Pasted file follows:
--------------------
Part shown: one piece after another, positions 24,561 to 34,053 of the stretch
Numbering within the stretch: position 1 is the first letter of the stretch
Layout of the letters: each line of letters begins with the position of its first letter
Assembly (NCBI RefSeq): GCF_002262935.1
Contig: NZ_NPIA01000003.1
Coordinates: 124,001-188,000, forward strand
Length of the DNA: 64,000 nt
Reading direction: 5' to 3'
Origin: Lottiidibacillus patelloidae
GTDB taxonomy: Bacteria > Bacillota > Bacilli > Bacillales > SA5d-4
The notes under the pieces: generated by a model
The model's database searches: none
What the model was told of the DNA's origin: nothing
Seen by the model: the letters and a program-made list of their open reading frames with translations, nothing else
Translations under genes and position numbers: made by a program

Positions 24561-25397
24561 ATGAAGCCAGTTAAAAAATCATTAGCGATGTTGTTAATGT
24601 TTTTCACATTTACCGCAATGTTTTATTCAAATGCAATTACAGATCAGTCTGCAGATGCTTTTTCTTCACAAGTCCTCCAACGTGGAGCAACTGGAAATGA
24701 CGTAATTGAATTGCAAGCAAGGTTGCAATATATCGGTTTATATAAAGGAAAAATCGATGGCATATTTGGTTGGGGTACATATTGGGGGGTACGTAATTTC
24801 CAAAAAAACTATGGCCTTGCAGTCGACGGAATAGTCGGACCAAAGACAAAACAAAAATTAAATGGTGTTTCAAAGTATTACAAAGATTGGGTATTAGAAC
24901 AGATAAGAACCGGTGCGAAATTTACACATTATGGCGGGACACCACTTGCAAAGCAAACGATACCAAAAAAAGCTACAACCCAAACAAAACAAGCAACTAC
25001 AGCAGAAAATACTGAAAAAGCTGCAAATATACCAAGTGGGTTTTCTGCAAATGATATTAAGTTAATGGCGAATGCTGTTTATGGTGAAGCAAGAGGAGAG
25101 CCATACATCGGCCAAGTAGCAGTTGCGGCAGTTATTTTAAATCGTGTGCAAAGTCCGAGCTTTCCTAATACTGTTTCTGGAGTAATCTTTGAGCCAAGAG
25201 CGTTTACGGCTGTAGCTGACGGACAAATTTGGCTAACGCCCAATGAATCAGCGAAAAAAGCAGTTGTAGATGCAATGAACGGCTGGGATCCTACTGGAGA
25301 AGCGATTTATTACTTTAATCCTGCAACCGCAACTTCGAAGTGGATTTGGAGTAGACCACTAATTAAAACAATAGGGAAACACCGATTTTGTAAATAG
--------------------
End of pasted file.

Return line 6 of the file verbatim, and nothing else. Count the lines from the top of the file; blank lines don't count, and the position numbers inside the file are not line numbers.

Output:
Coordinates: 124,001-188,000, forward strand